carried on at Hampstead and Newington Green. Meantime, she continued her literary occupations, and brought out various devotional works, including her Hymns in Prose for Children. These were followed by Evenings at Home, Selections from the English Essayists, The Letters of Samuel Richardson, with a life prefixed, and a selection from the British novelists with introductory essay.
Barbour, John (1316?-1395). -- Poet. Of B.'s youth nothing is certainly known, but it is believed that he was b. near Aberdeen, and studied at Oxford and Paris. He entered the Church, and rose to ecclesiastical preferment and Royal favour. He is known to have been Archdeacon of Aberdeen in 1357, when, and again in 1364, he went with some young scholars to Oxford, and he also held various civil offices in connection with the exchequer and the King's household. His principal poem, The Bruce, was in progress in 1376. It consists of 14,000 octosyllabic lines, and celebrates the praises of Robert the Bruce and James Douglas, the flowers of Scottish chivalry. This poem is almost the sole authority on the history it deals with, but is much more than a rhyming chronicle; it contains many fine descriptive passages, and sings the praises of freedom. Its style is somewhat bald and severe. Other poems ascribed to B. are The Legend of Troy, and Legends of the Saints, probably translations. B. devoted a perpetual annuity of 20 shillings, bestowed upon him by the King, to provide for a mass to be sung for himself and his parents, and this was duly done in the church of St. Machar until the Reformation.
The Bruce, edited by C. Innes for Spalding Club (1856), and for Early Engl. Text Soc. by W.W. Skeat, 1870-77; and for Scott. Text Soc. (1894); The Wallace and The Bruce re-studied, J.T.T. Brown, 1900; G. Neilson in Chambers' Cyc. Eng. Lit. (1903).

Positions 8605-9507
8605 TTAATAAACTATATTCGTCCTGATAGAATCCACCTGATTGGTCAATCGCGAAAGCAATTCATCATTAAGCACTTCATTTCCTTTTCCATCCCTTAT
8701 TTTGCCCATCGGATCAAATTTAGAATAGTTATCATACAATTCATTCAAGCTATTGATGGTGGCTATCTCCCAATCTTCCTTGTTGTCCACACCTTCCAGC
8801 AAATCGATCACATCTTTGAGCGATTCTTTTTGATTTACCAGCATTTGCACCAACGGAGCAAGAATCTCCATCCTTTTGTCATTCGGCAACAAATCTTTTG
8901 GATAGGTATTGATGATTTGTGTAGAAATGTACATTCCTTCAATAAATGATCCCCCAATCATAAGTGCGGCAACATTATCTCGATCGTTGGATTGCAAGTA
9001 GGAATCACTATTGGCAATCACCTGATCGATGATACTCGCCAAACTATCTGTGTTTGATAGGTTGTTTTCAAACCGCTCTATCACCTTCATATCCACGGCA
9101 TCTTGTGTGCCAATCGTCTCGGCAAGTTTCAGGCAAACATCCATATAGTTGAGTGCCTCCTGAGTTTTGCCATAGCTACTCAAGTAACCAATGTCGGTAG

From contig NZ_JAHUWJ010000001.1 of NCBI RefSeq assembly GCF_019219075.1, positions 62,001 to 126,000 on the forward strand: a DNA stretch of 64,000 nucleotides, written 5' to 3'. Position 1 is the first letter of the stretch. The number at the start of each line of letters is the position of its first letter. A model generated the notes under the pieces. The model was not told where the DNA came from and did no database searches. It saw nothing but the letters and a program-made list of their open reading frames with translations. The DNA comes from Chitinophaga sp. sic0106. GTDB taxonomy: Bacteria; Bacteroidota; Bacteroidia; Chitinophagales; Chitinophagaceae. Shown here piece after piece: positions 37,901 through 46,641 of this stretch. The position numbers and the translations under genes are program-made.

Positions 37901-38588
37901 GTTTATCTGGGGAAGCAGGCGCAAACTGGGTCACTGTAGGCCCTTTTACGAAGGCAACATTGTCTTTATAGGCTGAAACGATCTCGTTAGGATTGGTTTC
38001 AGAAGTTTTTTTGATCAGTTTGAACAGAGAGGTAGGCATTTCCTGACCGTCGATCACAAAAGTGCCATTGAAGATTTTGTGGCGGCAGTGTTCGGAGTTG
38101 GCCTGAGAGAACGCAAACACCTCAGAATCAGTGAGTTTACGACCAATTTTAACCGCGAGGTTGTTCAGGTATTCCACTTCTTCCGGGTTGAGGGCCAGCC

Barclay, Alexander (1475?-1552). -- Poet, probably of Scottish birth, was a priest in England. He is remembered for his satirical poem, The Ship of Fools (1509), partly a translation, which is of interest as throwing light on the manners and customs of the times to which it refers. He also translated Sallust's Bellum Jugurthinum, and the Mirrour of Good Manners, from the Italian of Mancini, and wrote five Eclogues. His style is stiff and his verse uninspired.
Barclay, John (1582-1621). -- Satirist, s. of a Scotsman, who was Professor of Law at Pont-à;-Mousson, Lorraine, came with his f. to England about 1603. He wrote several works in English and Latin, among which are Euphormionis Satyricon, against the Jesuits, and Argenis, a political romance, resembling in certain respects the Arcadia of Sidney, and the Utopia of More.
Barclay, Robert (1648-1690). -- Apologist of the Quakers, s. of Col. David B. of Ury, ed. at the Scots Coll. in Paris, of which his uncle was Rector, made such progress in study as to gain the admiration of his teachers, specially of his uncle, who offered to make him his heir if he would remain in France, and join the Roman Catholic Church. This he refused to do, and, returning to Scotland, he in 1667 adopted the principles of the Quakers as his f. had already done. Soon afterwards he began to write in